Pope speaks against Eucharistic 'abuses'
By Cathleen Falsani Religion Reporter.
Source: Chicago Sun Times April 18th, 2003
Pope John Paul II issued a rare papal encyclical Thursday, urging Roman
Catholics to refrain from taking "communion" in any other Christian church.
In the 19-page English translation of the encyclical, or letter,
titled "Ecclesia de Eucharistia," the pope said his aim was to preserve the Eucharistic
celebration from what he called "abuses."
Skipping Sunday mass for another Christian church service, and taking
the Eucharist if they "obstinately persist in manifest grave sin," also are no-nos, the
82-year-old pontiff reminded his faithful on Holy Thursday, the day most Christians recall
the Last Supper of Jesus and his 12 disciples.
Referring to Protestant churches as "communities which arose in the
West from the 16th century onwards and are separated from the Catholic Church," the pope
warned that Catholics "must refrain from receiving the communion distributed in their
celebrations, so as not to condone ambiguity about the nature of the Eucharist and,
consequently, to fail in their duty to bear clear witness to the truth.
"Similarly, it is unthinkable to substitute for Sunday mass ecumenical
celebrations of the word of services of common prayer with Christians from the
aforementioned Ecclesial Communities, or even participation in their own liturgical
services," he said.
Some observers worried the pontiff's directives against taking
communion in another church could set back ecumenical efforts. But a leader in Chicago's
religious community--where Protestant, Catholic and Orthodox Christians have participated
in joint services to mark important civic occasions for 20 years--disagreed. The
Eucharist, or communion, is never a part of ecumenical services because different churches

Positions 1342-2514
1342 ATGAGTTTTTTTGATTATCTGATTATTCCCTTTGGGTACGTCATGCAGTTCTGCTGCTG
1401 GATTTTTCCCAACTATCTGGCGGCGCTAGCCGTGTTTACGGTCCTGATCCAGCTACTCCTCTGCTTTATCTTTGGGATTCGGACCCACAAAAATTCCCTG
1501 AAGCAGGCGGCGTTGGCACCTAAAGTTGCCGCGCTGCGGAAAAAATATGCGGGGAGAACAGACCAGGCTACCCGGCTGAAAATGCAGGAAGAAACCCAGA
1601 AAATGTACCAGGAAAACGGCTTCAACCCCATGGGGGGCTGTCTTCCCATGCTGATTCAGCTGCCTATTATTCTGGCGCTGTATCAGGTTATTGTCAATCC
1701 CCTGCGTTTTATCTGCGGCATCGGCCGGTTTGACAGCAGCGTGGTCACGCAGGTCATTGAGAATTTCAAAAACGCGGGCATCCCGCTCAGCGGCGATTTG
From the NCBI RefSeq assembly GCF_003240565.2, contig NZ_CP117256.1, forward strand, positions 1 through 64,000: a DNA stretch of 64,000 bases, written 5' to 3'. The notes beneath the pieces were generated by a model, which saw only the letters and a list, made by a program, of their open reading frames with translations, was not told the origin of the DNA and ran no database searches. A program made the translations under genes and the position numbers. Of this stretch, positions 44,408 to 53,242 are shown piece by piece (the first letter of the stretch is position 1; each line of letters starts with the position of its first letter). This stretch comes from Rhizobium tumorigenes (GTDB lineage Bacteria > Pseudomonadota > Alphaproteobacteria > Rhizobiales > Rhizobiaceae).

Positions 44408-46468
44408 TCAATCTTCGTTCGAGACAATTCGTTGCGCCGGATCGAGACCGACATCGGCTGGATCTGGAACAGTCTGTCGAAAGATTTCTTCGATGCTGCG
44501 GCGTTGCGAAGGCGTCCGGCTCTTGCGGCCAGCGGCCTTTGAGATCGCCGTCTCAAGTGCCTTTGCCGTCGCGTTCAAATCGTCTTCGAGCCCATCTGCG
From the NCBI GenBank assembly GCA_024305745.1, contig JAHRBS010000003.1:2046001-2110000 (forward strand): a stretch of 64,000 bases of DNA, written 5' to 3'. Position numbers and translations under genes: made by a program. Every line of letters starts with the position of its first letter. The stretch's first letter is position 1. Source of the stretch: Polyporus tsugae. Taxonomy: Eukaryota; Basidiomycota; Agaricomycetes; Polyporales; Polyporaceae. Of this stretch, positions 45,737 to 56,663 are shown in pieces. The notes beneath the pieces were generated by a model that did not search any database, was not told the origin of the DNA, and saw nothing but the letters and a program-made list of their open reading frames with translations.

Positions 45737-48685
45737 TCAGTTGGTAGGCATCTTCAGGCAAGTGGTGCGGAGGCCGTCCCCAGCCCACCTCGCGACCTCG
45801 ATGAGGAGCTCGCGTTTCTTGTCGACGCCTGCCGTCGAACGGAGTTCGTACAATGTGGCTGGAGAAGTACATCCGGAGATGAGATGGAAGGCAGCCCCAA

adhere to different teachings about the sacred ritual, said the Rev. Paul Rutgers,
executive director of the Council of Religious Leaders of Metropolitan Chicago.
"That has really been understood for quite some time that that was
simply not an area we could enter into," Rutgers said. "And we simply cannot let this
kind of thing coming to the fore be something that is going to pull us apart--further
For 25 years, Pope John Paul II has marked Holy Thursday with a letter
to all Roman Catholic priests. His break from that tradition indicates the pope feels
passionately, and urgently, about what he considers abuses of the communion sacrament,
said the Rev. Douglas Martis, a sacramental theologian at Mundelein Seminary at the
University of St. Mary of the Lake in Mundelein.
"He's deeply moved by his experience of the Eucharist," Martis said,
"and, because he chose to share it with the entire Catholic world, it's a document of
In a passage shortly after his discussion of ecumenical concerns, the
pope urged Catholics to refrain from communion if they had an unconfessed mortal sin, or
"in cases of outward conduct which is seriously, clearly and steadfastly contrary to the
While John Paul II never mentions divorce or any other "sin" by name,
some theologians believe he is talking about divorced Catholics in that passage. The
Roman Catholic church does not permit divorce and considers divorced Catholics who remarry
without first seeking an annulment to be living in a "condition of sin," unless the couple
"I think it would be manipulative of the text that's there to say he's
talking about divorce," Martis said. "The Eucharist is our highest form of unity or
communion, and he doesn't want anything that contradicts that kind of unity to obscure
Comment by Fr. Andrew
I personally applaud the Pope for re-stating the Roman Catholic position
on reception of the Eucharist. On this issue the Orthodox Church and the Roman Catholic
Church agree fully.
This agreement does not mean that Orthodox Christians are permitted to
receive in the Roman Catholic Church and visa versa. As the Pope stated in his encyclical
referring to Protestants " it is not possible to celebrate together the same Eucharist
Liturgy until those bonds are fully re-established." This is the same position that the
Orthodox Church takes when referring the to Roman Catholic Church, who see the Pope at the
One of the differences, which separate the Orthodox Church from the
Roman Catholic Church, is their hard line teaching about divorce and re-marriage. The
Orthodox Church does not agree that an annulment is possible but divorce is not. With
investigation and approval of the Bishop, the church, in its desire to lead people the
Christ, will grant a second marriage using a special marriage rite which emphasizes fallen
human nature, repentance and the admonition of St. Paul "that it is better to marry than
to burn" 1 Co.7: 9
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